Sean liked his job. He worked for Mobile Learning 17, a group that was pushing for schools to begin giving their students smartphones loaded with educational programs to use during class. Luckily, he had studies to back up his claims that students learn better from cell phones because they are so familiar with its format. Qualcomm, a giant cellphone chip maker, had shelled out $1,000,000 for research on the efficiency of cell phones in class (as reported in the NY Times). Much to the delight (but not the surprise) of Qualcomm, the research came back showing a 25% performance benefit for students using cell phones with math programs. The results were so powerful that Qualcomm was considering funding research to determine the efficiency of people using cell phones for physical ed.
In the meantime, it was Sean’s job to enlighten the world to the conclusively proven reality that students using cell phones in class will do better. Admittedly, he did get frustrated sometimes by the thick-headed dinosaurs who clung to the notion of teachers imparting information to students by mouth, but he was certain that soon enough there would be a technology that would allow him to simply Control-Alt-Delete them.
In the last twenty five years, communication technology has seen profound leaps forward. People strolling down the street in Madrid can videochat people driving through the Mongolian steppe as if they are right next to each other. People can meet and befriend others in hundreds of countries with little effort, and most people are reachable at any time. But with these leaps, came one of the greatest challenges of our generation – achieving balance in our usage of those technologies.
Nationally, a debate is raging over the use of laptops and cell phones in the classroom. A recent article in The Chronicle described many professors who banned laptop use in their classes, and then heard from the students that they enjoyed class more. In the Central Asian state of Tajikistan, there is a nationwide ban on cell phones on school and university campuses. On the other hand, in the US, the ratio of computers to students is one to three, (at a cost of $1,000 a year for each machine). In NYC, teachers and principals told the New York Post that they no longer even try to enforce the cell phone ban.
The tech-battle being played out in the schools is only a precursor for the guerrilla tech-wars being played out in so many homes across the US. From the father who takes business calls or emails on his smartphone during dinner, to the eBay obsessed mother who spends hours and hours scouring for great deals, to the absence of all teens from the dinner table because they’re exchanging Snapchat photos with “friends” from Cyprus, Connecticut, or Creepville, this battle rages on.
While there is no yardstick that can measure all situations, one idea that can help us overcome the challenges of the Tech Era is to set for ourselves Tech Free Zones. These are specific times in our day, possibly during dinner, possibly a half hour after a spouse comes home, or for a half hour before we put our children to bed, in which we use no form of techno-communication. We power down the cell phone and put it away. We ignore the home phone, turn off all TVs, and let the computer screensavers do their thing. When all the Tech is put to rest, when we are in our Tech Free Zones, our human interaction meter goes shooting up. We talk more, we want to hear what others have to say, we’re more relaxed, knowing that nothing can distract us, we live more.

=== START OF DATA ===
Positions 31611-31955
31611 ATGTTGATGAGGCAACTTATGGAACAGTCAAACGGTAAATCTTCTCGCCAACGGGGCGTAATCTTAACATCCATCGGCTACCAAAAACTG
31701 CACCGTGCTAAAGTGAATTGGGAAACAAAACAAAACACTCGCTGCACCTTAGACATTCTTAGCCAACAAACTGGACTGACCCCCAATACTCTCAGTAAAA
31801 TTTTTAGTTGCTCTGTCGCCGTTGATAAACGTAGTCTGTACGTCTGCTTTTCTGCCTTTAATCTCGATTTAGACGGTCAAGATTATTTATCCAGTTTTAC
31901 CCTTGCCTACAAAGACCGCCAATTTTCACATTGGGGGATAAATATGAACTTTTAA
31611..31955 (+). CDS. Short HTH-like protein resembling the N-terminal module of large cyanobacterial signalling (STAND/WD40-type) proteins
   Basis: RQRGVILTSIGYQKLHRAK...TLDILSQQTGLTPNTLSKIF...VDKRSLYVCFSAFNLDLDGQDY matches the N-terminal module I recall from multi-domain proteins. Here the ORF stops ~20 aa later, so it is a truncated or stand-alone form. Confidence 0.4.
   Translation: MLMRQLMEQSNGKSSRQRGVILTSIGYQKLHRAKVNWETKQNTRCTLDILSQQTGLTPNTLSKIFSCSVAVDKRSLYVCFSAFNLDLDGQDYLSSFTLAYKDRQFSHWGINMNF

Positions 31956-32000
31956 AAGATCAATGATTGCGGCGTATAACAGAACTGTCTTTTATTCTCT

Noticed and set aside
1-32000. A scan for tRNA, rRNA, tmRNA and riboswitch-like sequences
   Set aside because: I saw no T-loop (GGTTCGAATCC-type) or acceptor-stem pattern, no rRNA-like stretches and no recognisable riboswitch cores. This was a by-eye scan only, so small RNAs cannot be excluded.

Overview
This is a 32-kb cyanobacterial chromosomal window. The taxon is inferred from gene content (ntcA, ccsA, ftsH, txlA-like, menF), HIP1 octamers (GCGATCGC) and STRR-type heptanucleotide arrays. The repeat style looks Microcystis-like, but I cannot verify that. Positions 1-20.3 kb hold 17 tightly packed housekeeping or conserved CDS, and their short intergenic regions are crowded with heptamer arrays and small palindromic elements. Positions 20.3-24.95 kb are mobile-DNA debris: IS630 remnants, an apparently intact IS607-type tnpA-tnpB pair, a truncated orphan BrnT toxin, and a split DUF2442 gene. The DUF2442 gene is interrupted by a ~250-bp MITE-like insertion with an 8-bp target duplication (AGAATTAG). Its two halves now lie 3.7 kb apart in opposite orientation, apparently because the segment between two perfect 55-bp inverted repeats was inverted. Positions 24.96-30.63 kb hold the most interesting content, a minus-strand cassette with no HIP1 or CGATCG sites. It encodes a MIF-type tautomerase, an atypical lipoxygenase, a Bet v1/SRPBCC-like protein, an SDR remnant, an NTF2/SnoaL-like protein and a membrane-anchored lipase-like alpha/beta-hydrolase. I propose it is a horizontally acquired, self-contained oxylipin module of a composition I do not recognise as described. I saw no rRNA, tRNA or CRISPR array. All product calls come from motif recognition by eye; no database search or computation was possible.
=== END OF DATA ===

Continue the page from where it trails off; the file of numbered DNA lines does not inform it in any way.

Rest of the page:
This week, we will read a special parsha called Hachodesh, which describes the first mitzvah ever given to the Jewish people; the mitzvah to use a lunar calendar instead of the solar calendar favored by the Egyptians. The sun always stays the same, the moon is ever waxing and waning. The Jews count their time by the moon to show their desire that they be ever changing in their behaviors, always trying to add things to our lives to make them better. For years, the new thing has been to adopt technology and bring it into our lives. But that is so cliché by now. Let’s really experience Hachodesh newness, let’s be at the forefront of the new wave blowing back at the techno-flood drowning us all. Let’s bring back human face to face relationships which hold far greater power than screen relationships. Let’s not be afraid to do things in a new and different way; it’s in our DNA!
Of course, once our Tech Free time is over, we’re welcome to post an update to our Facebook wall, a new blog, or a new Tweet telling the world how much we didn’t miss them.
Parsha Dvar Torah
“And every wise hearted person among you shall come and make everything that the Lord has commanded” (Exodus 35:10)
W ith these words, Moses calls upon the people to step forward and begin building the Tabernacle. Rabbi Eliezer Man Shach of blessed memory (1898-2001, Lithuania-Israel) notes that wisdom is usually associated with the brain, not the heart. What exactly, he asks, is the meaning of this verse that refers to wise hearted people?
He bases his answer on something we see in Ethics of Our Fathers, which famously proclaims, “Who is the wise man? He who learns from every person.” (Ethics, 4:1). Rabbenu Yona of Gerona (13th Century, Spain) points out that it doesn’t say, “he who learned from everyone” in the past tense, but rather, “he who learns from everyone” in the present tense. This is because being wise is not as much measured by what you know or what you’ve learned, but by your attitude to learning.
If a person has an enormous amount of knowledge but disregards the significance of continued learning and growth, he is not a wise person, but a fool – comparable to a pack of donkeys carrying hundreds of books on dozens of subjects. On the other hand, if someone doesn’t possess much knowledge, but recognizes the value of knowledge and spends his time in its pursuit, he is a wise man, one who truly knows what is valuable and what is not.
For this reason, the mishna in Ethics of Our Fathers says that a wise person is someone who learns from every person in the present, because that is a person in pursuit of knowledge. Someone who already learned from people, but is on hiatus from learning now, is not what we would call a chacham (a wise person).